Shenzhen's urban villages: surviving three decades of economic reform and urban expansion

David Wang

Research output: ThesisDoctoral Thesis

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Abstract

The Chinese urban village, or chengzhongcun, is a unique urban communal entity that emerged since the economic reform in the early 1980s and the subsequent rapid urbanisation. The formerly agrarian villages were quickly absorbed by expanding cities, or emerging new cities as in the case of Shenzhen, and transformed into urban villages. In Shenzhen, the urban village is a zone of ambiguity because the urban villagers are warranted by the Chinese Land Administration Law to maintain their collective ownership of land, which is a special privilege not granted to the average urban citizen whose property ownership in fact takes the form of long-term leases of up to seventy years. The urban villagers were able to quickly adapt to the their urban surroundings and capitalise on their unique legal status to generate rental income through self-constructed dense rental apartment buildings, which have housed most of Shenzhen's migrant population for the last thirty years. In addition, the urban villagers' collective identity and organization, such as the village joint stock company, have made the villages semi-autonomous zones in the city. Due to the original villagers' attempts at self-government and the great difficulty in regulating the migrant population who largely resides in the urban villages, the urban villages are a favorite target for local government which regards the zone of the urban village as an eyesore. Hence, from the start, the urban village's very existence is at odds with the high modernist aspiration of the local government. They represent chaos in an otherwise well-zoned and centrally planned city where population and buildings are tightly controlled. In a high modernist city there is no room for random self-constructed apartment buildings and their migrant tenants who, according to the high modernist ideology of the authorities, only belong in massive barrack like dorms located on major transport routes. This thesis will present the urban villages of Shenzhen as self-governing urban communities with flaws but are overall beneficial for their residents of original villagers and rural-to-urban migrants. It seeks to explore the various aspects of Shenzhen's urban villages, such as, the original villagers, their history, the settlement of rural-to-urban migrant population, and various topics crucial to the continuous existence of the villages. It will shed light on the original villagers' relations with the migrants, the local government and wider society. This thesis has a very limited scope focusing only on the urban villages within the Shenzhen central business districts. It has gathered interviews largely from original villagers and rural-to-urban migrants living in the urban villages. In addition, it includes interviews with businessmen and local officials with interests in the urban villages. The second hand sources of this thesis included government documents, local county annals and various forms of local paper and electronic media.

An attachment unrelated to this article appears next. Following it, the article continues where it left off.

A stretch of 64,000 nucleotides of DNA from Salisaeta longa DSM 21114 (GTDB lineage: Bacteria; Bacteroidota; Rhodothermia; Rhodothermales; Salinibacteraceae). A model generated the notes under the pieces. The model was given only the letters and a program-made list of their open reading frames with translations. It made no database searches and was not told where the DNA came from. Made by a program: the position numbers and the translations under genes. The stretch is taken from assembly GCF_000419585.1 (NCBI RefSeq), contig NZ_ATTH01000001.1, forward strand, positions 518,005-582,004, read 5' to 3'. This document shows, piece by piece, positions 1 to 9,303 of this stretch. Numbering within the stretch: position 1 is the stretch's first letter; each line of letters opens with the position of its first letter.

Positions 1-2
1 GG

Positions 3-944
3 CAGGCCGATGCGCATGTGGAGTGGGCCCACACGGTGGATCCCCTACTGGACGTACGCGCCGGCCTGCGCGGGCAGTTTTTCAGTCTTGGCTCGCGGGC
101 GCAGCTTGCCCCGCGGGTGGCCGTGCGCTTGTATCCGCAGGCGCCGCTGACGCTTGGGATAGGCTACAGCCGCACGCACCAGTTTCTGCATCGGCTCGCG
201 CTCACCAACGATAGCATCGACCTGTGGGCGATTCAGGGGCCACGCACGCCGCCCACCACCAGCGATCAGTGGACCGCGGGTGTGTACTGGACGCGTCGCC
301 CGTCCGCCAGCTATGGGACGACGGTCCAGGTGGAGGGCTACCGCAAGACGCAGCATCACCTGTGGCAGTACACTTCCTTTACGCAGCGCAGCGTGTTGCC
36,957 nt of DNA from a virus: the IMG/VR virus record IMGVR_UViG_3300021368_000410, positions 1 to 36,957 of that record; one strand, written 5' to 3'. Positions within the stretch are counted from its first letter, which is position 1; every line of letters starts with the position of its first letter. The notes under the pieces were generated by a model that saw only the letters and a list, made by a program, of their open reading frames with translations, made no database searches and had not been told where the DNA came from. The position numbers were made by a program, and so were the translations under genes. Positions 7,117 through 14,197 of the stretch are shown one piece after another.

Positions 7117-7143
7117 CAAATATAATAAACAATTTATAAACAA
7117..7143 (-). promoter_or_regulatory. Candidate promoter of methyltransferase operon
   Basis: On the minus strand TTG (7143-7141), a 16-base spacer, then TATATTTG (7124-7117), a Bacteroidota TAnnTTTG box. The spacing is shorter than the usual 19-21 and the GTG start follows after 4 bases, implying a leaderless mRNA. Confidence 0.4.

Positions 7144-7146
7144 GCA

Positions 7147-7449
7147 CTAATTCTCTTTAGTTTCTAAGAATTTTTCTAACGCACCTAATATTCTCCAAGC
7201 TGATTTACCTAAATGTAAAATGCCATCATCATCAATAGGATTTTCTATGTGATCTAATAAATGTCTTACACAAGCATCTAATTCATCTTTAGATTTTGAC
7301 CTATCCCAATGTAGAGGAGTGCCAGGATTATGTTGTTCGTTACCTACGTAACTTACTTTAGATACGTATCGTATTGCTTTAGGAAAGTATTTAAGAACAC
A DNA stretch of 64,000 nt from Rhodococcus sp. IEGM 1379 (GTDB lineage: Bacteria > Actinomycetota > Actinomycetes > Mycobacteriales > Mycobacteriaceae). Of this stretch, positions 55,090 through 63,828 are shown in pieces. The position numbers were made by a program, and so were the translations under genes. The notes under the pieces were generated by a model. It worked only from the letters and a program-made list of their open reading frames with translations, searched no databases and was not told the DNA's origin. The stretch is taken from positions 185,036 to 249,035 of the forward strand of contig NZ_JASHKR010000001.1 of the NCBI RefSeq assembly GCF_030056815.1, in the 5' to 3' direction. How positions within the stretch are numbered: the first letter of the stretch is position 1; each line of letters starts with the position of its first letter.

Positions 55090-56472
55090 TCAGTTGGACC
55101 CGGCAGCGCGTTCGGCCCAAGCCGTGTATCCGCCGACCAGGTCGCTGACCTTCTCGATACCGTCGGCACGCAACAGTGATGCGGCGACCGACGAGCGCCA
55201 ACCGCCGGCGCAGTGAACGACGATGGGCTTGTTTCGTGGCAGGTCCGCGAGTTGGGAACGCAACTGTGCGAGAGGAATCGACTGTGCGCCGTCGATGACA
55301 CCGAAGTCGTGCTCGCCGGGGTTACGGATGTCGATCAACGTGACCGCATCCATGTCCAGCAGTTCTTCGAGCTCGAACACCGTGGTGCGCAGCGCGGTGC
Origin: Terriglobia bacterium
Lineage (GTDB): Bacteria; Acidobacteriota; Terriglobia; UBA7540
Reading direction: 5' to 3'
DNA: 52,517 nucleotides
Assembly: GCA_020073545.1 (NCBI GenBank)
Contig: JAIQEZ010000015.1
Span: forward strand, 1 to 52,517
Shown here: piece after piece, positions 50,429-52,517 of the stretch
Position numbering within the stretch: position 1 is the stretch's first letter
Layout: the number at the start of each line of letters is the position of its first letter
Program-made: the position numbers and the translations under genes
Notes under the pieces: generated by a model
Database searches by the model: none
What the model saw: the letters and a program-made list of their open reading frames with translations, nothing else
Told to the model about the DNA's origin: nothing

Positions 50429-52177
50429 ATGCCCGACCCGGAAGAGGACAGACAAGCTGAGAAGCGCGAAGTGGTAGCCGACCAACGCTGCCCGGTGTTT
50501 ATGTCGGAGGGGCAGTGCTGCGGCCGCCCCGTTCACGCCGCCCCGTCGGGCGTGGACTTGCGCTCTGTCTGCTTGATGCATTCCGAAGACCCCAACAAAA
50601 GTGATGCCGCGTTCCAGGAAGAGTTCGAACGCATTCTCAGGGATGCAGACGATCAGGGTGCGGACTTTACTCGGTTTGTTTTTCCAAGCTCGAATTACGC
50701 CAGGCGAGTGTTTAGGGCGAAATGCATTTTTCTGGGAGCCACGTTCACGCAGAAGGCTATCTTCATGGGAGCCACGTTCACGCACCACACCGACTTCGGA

Original languageEnglish
QualificationDoctor of Philosophy
Publication statusUnpublished - 2013

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